Nakjukjang (bamboo pyrography)

Country: South Korea

Nakjukjang refers to the skill of carving pictures or words into a piece of bamboo by scorching it with a red-hot iron. Nakjuk, or bamboo pyrography, was once used by public officials as a means of putting their seal on their belongings. The process then evolved into a surface decoration technique, whereby a type of branding iron is heated in a brazier using fine tree charcoal and then pressed into the bamboo. If the iron is too hot, it burns the bamboo, if the iron is too cold, then the patterns will not be clear. As the artisans must carve figures at a certain temperature and finish the work before the red-hot iron cools off, they need considerable experience and quick hands.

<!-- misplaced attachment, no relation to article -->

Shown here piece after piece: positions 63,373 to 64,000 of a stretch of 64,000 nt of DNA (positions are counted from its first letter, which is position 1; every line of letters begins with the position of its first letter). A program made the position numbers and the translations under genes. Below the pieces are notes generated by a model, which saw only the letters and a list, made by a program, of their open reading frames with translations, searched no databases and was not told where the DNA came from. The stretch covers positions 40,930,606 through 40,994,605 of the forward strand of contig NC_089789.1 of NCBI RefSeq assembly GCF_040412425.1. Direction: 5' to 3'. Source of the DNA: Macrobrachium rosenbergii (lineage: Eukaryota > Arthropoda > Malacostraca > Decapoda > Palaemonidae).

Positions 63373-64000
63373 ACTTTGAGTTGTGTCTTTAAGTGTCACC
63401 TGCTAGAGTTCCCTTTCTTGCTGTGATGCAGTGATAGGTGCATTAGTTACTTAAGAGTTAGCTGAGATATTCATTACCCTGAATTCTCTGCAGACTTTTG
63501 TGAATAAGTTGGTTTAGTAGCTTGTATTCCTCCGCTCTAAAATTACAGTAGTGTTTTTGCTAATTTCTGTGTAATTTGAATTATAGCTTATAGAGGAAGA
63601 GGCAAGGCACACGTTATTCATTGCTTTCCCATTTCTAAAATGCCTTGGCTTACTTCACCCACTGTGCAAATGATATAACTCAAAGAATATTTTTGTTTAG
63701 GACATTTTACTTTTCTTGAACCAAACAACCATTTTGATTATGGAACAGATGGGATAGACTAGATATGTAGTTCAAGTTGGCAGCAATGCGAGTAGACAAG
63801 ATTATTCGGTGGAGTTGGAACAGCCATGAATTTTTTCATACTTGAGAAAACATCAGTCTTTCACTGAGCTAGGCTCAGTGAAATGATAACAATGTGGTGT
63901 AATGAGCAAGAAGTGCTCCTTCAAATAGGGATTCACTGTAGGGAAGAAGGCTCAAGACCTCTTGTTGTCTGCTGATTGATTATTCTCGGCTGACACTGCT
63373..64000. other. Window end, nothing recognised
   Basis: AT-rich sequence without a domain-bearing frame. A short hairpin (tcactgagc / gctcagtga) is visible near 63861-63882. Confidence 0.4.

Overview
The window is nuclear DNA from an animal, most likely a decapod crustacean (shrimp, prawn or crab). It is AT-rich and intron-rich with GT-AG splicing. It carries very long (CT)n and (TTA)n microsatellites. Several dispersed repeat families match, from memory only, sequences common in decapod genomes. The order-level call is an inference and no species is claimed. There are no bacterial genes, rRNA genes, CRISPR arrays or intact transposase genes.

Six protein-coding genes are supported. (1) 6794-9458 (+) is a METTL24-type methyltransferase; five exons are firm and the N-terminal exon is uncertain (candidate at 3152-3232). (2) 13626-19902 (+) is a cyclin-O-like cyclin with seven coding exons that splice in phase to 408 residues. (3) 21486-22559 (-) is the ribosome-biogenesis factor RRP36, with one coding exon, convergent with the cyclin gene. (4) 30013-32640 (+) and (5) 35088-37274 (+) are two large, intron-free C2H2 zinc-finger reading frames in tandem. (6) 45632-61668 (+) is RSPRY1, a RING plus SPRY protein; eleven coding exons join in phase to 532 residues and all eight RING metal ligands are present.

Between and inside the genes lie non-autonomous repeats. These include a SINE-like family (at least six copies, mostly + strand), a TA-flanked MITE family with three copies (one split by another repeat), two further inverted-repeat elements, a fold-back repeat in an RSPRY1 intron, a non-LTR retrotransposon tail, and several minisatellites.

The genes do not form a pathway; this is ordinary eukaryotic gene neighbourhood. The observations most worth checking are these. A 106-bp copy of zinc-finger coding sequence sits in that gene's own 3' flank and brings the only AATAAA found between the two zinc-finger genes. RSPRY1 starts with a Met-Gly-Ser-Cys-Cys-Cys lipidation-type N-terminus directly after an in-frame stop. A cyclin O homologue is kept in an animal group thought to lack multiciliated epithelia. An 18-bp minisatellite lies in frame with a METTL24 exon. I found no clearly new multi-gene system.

Nakjuk is used to make decorative designs or patterns an arrow shafts, acupuncture needle boxes, sword grips, folding screens, tobacco pipes, folding fans and bamboo cases for writing brushes. Shapes of butterflies are often used in handheld folding fans, with shapes of bats sometimes used as well. The demand for objects containing bamboo pyrography has decreased noticeably.

Nakjukjang (‘Master Artist of Nakjuk Art’) Kim Gi-chan was introduced to the art of nakjuk while staying in Songgwangsa Temple, one of the three most important Buddhist temples in Korea. He learnt this skills from Yi Dong-ryeon

The iron heated in fire pot of pine tree charcoal fire. It’s important to control of the temperature of iron because when too hot iron it burn the bamboo, and when not warm enough the iron it no longer can carve the pattern. So it needs skills and speed controls.